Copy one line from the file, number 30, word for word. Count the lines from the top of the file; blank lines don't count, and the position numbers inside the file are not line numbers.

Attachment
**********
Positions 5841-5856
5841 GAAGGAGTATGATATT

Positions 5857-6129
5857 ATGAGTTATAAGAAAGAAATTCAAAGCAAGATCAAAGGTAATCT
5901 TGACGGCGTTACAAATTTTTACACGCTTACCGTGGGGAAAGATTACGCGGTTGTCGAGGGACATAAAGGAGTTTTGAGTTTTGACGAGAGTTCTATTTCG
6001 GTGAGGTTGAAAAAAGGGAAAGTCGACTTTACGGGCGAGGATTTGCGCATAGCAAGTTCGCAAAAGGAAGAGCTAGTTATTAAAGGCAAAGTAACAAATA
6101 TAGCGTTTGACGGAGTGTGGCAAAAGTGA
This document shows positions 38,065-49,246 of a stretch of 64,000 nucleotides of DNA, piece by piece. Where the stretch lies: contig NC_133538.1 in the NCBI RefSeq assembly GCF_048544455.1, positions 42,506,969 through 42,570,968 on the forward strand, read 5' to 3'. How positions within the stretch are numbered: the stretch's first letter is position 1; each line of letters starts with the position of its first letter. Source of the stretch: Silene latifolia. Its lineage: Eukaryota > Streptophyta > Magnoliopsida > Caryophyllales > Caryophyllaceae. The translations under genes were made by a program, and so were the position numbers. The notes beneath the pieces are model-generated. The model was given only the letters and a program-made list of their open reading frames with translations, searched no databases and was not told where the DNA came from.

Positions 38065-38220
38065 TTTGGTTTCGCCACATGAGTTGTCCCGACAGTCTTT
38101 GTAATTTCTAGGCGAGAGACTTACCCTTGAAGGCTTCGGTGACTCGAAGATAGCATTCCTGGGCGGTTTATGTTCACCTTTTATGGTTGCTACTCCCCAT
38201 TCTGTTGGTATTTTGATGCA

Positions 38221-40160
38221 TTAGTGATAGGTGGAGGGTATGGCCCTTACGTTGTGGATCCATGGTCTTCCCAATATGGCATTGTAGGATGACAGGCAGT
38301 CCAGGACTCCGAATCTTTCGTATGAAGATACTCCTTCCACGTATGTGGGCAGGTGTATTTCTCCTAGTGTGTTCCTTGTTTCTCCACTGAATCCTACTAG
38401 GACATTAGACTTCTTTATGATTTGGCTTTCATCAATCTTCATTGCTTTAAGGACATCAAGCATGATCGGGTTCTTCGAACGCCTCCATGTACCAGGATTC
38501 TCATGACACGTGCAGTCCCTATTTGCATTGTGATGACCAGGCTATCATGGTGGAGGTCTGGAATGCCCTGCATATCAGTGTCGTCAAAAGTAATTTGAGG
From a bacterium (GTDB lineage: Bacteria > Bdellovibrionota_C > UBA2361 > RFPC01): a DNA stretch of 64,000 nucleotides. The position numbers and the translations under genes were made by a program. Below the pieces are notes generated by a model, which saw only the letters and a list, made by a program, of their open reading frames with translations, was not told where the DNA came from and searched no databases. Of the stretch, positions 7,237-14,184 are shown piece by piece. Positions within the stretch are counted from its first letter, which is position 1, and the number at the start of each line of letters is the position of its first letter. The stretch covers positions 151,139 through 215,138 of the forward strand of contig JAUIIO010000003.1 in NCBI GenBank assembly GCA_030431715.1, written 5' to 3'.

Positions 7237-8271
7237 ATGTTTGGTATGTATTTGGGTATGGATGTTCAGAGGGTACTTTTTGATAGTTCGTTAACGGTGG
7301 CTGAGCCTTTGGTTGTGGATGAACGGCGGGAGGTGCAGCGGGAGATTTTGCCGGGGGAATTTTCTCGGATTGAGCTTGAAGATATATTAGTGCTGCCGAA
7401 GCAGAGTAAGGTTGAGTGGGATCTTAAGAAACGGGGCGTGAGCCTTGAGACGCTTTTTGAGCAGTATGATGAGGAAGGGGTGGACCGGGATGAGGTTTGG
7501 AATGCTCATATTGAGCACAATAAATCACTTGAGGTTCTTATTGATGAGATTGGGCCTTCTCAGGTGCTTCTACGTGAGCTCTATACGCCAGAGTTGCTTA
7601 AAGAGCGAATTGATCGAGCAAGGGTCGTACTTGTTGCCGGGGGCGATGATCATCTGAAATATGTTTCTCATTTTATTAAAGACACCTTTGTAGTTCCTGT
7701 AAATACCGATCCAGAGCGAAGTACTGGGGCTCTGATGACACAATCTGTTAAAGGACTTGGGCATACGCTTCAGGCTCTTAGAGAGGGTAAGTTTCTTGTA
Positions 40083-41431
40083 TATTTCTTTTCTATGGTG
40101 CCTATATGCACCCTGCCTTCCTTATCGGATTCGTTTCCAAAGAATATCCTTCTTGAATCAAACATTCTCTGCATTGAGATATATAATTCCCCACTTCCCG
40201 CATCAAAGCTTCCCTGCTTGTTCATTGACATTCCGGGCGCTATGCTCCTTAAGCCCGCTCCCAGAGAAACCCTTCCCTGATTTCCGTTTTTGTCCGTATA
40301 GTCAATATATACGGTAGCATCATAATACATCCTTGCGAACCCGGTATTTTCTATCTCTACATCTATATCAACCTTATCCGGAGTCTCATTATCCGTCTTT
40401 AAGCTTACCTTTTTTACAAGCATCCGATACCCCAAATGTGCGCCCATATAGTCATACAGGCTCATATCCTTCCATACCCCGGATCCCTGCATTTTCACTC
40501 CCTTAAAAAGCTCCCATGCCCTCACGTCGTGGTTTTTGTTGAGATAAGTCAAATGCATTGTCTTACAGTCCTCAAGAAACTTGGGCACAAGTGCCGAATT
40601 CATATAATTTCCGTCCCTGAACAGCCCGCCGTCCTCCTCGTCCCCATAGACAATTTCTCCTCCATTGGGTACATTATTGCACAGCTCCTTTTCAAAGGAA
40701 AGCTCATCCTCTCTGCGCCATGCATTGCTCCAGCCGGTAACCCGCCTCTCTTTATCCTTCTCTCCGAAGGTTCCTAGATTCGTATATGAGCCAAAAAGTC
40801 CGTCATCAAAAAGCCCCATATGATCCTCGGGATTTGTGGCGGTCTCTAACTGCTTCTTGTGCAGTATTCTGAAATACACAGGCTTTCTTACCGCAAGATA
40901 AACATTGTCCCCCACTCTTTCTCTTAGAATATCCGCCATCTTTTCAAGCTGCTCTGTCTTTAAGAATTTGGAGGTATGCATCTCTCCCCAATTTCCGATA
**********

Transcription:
40301 GTCAATATATACGGTAGCATCATAATACATCCTTGCGAACCCGGTATTTTCTATCTCTACATCTATATCAACCTTATCCGGAGTCTCATTATCCGTCTTT